Taking a Closer Look at Liability in Motor Vehicle Accidents
There are many different factors that affect liability for a motor vehicle collision. The compensation that the party at fault owes to you should be directly proportional to the seriousness of the harm that you have suffered. That party’s own conduct and the egregiousness of his or her wrongdoing may also bear on liability.
Accidents With Commercial Vehicles
Drivers who cause an accident while they’re on the job will not be relieved of personal liability. While their employer may be liable, the individual driver may still be jointly and severally liable. An employer’s liability can hinge on more than the mere fact that the driver at fault was acting within the scope of his or her employment at the time that the incident occurred.
Failure to check motor vehicle records about prior traffic violations and accidents may amount to a particularly egregious form of negligence. Liability theories predicated on negligent hiring could raise the value of a monetary award for damages.
Failing to verify whether individuals are capable of consistently driving safely carries a highly foreseeable risk of harm to other drivers’ on the road. Furthermore, the steps that employers could take to ensure that individuals have the requisite competencies to drive on the company’s behalf are extremely simple, straightforward, and affordable. In other words, an extremely reasonable precautionary measure could have easily prevented a company from hiring an unsafe driver, and the company’s omission caused foreseeable, serious harm.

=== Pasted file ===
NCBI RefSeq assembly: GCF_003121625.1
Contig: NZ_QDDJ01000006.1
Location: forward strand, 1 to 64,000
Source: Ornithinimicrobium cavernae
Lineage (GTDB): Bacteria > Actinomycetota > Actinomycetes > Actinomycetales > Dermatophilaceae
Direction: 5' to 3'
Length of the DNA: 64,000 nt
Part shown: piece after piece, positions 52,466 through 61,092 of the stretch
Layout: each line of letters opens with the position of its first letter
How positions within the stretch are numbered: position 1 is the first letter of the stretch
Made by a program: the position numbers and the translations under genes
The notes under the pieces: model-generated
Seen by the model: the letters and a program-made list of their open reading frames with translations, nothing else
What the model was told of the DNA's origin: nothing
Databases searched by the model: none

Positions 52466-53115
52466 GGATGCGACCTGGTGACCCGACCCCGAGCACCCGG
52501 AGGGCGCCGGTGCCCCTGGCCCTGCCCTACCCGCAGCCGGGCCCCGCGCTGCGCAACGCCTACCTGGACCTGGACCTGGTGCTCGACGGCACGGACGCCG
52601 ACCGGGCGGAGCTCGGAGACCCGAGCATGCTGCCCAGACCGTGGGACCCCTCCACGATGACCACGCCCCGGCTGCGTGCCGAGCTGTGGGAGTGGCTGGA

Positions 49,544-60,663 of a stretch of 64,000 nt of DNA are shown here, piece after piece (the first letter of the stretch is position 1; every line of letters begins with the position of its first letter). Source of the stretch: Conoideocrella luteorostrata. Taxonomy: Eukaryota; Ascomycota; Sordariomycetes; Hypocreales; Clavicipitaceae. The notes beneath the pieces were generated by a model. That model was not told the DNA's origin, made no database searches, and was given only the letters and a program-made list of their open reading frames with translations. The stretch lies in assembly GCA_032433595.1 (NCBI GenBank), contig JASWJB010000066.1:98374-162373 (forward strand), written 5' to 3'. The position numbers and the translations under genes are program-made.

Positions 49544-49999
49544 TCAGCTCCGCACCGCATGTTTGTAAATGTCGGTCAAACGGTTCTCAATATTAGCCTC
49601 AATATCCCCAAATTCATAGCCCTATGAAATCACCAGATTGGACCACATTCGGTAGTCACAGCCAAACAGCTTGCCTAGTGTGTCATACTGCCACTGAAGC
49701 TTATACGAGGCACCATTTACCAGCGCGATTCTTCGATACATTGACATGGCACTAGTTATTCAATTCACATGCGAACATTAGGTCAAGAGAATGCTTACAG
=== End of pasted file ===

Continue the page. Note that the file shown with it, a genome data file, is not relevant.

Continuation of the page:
The technology in newer vehicles that aims to make driving easier and safer is gaining popularity, but much of this innovative technology is still relatively new. Performance problems and malfunctions that play a direct role in a collision could impart liability to a vehicle’s manufacturer or the company that manufactures a specific item of equipment installed on a vehicle. Mechanics and technicians who service the components that regulate vehicle’s self-driving or other driver-assist features could also bear responsibility for malfunctions.
Issues with a vehicle’s technology will not exculpate the driver. The operator of a vehicle is typically going to be liable for whatever goes wrong with it, even though that person is reasonably relying on that equipment to function correctly. You can pursue damages from both the driver and another party who manufactured or serviced faulty equipment. Of course, the driver may have an independent cause of action against that other party.
Collisions in Inclement Conditions
Slick roadways and poor visibility create a significantly greater risk of getting into a collision. However, hazardous conditions does not necessarily mean that negligence was not a factor. In foul weather, drivers must exercise reasonable caution to drive safely. They owe one another a duty of care to moderate their speed and allow additional time for braking. Failing to take these sensible precautions means that poor weather isn’t wholly to blame for a crash. Advancing a claim against the responsible party may be the appropriate course of action.
Ultimately, there may be more than one liability theory that’s relevant to your situation. There might also be more than one party at fault for your injuries.